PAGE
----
In addition to synthesizing data from the fossil record and current literature, the scientists also conducted two experiments. In one experiment, the scientists exposed ocean-dwelling creatures such as scallops, oysters, and scallops to conditions mimicking ocean water with increasing levels of acidity. As the acidity of the water increased, the marine animals ability to form their shells decreased, leading to an overall decrease in size. In a second experiment in which plants were grown under controlled climate conditions, the scientists found that for every 2 degrees that the temperature was increased, fruit size decreased by 3 to 17 percent. Similarly, when a variety of animals, including fish, beetles, marine invertebrates, and salamanders were exposed to increasing temperatures, they decreased in size, too. Fish, in particular, decreased between 6 and 22 percent in size.

ome species of salamanders are decreasing in size due to increased temperatures. (Photo credit: Carsten Meyer/Fotolia)

Research published in the journal The American Naturalist corroborates this data. This study focused on ectotherms, also known as cold-blooded animals, and how increased temperatures affect their growth rate and development. Experiments conducted with copepods, which are tiny aquatic crustaceans, showed that when exposed to warmer temperatures, the copepods go through their life stages at a quicker pace, meaning they reach adulthood at a smaller size than normal. This observation held true for a range of copepod species.

Why are species shrinking? Scientists point to a few explanations. Smaller plant size is linked to warmer and drier conditions and scarce water supplies. In addition, drought conditions often lead to forest fires, which diminish the amount of nitrogen, a nutrient necessary for plant growth, in the soil. These smaller plants in turn provide less of a satisfying meal for the herbivores that eat them. If the herbivores are unable to eat enough of their plant food source, or cannot find a replacement plant to eat, they will likely be unable to grow to their full size. Smaller herbivores in turn require predators to find more prey to eat to maintain their body size, or they too, will shrink in size.

Though not much is yet known about how worldwide food webs will be affected by a potential decrease in size across species, scientists hypothesize that changes in one species could have a ripple-effect on other species within their food web. They also foresee some species not feeling any affects due to a changing climate, which could also lead to imbalances within a food web, as some species thrive while others decline. Though computer models can help to show how shrinking species size may affect ecosystems in the future, only time will tell the actual impact these changes. As described above, current research indicates that shrinking species size could have a significant impact, though more research is necessary.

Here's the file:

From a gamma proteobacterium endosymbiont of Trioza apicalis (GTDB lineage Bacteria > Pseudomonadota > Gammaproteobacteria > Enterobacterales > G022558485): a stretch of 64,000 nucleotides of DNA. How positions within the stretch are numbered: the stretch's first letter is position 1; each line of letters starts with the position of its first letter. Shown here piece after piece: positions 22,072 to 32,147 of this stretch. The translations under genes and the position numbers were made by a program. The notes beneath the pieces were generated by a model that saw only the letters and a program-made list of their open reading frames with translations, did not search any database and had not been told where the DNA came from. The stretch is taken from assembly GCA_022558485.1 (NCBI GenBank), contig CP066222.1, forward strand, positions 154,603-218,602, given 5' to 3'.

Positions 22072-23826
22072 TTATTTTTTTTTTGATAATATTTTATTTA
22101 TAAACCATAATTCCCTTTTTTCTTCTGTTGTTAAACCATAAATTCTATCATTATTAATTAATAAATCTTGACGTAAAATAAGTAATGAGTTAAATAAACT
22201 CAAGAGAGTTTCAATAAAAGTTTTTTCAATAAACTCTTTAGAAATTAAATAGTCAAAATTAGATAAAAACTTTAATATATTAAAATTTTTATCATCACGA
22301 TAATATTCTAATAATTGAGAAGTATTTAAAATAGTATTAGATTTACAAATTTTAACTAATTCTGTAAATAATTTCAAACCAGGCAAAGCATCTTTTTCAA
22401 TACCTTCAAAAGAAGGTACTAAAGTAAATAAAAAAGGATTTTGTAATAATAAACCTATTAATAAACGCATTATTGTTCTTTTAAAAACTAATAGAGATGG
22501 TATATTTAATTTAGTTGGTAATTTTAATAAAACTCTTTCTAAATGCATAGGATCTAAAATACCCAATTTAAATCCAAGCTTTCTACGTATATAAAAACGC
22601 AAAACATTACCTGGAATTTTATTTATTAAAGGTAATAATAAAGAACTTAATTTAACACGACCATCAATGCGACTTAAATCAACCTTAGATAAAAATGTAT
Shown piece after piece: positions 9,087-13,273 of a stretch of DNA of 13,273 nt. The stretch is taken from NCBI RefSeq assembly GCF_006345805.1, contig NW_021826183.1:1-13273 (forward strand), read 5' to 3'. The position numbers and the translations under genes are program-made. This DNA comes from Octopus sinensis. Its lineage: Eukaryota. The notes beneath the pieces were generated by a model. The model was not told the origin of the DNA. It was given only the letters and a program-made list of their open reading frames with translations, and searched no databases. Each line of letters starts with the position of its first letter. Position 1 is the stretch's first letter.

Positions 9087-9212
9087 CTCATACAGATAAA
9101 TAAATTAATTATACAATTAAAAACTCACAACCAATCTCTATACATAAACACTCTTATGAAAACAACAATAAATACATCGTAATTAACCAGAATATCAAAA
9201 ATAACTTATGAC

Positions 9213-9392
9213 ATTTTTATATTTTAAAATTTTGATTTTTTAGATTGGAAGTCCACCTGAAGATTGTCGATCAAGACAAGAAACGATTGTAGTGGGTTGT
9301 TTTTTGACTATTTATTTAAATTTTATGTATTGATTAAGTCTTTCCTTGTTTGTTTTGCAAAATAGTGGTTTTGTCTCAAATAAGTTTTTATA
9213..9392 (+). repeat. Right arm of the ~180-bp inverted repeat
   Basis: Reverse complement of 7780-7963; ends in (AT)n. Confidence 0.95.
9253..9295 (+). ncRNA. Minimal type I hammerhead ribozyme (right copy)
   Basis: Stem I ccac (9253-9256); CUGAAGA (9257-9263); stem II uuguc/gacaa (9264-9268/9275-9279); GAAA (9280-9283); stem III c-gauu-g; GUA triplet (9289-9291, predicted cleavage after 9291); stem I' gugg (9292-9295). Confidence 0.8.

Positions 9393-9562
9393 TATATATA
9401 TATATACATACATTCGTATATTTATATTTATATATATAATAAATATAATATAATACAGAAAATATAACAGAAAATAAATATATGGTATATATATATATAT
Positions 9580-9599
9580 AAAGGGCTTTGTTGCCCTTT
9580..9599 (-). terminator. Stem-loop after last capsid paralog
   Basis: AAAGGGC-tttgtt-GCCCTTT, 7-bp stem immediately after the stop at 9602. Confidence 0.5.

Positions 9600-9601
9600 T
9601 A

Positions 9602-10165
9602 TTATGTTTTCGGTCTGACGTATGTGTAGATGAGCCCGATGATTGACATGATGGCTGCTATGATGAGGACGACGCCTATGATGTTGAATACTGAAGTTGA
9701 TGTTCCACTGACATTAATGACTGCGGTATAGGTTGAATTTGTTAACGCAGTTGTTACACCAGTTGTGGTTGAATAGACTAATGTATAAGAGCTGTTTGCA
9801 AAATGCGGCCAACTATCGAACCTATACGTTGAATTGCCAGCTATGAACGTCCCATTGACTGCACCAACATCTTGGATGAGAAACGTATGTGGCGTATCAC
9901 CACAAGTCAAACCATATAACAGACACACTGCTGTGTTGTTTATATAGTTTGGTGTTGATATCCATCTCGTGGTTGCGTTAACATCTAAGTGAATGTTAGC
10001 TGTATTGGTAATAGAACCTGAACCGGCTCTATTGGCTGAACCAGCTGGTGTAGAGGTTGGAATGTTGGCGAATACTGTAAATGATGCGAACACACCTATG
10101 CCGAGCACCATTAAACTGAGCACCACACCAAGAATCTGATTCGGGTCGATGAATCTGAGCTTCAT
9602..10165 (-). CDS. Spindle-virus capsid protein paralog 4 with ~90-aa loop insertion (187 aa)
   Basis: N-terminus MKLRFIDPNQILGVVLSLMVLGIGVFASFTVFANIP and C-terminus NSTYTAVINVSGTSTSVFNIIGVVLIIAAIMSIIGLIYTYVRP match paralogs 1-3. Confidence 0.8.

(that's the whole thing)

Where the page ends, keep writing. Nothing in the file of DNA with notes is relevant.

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Scientists Uncover Mystery of Flu Virus Evolution

Researchers at the University of Rochester Medical Center (URMC) have uncovered the mechanism that lets the flu virus evolve so efficiently within and between host species. In their research, the scientists found that the secret to the flu virus’s evolutionary success lies in its unique replication process. Previously, scientists thought that the flu virus evolved so quickly due to an error-prone replication process. However, this new research refutes that hypothesis. Instead, the researchers discovered that the flu virus’s unique replication process lets enough mutations form that the virus can easily spread and adapt to its host environment. In addition, this replication process allows just enough mutations to occur without causing catastrophic mutagenesis—that is, without killing itself in the process.

These new findings give us insights into how we may be able to control viral evolution,” Baek Kim, Ph.D., professor in the department of Microbiology and Immunology at UMRC and lead study author, said in a press release about the discovery. This research presents an attractive strategy for tackling the flu—making the influenza virus kill itself by amplifying the number of mutations made beyond the desired level, which is lethal for the virus.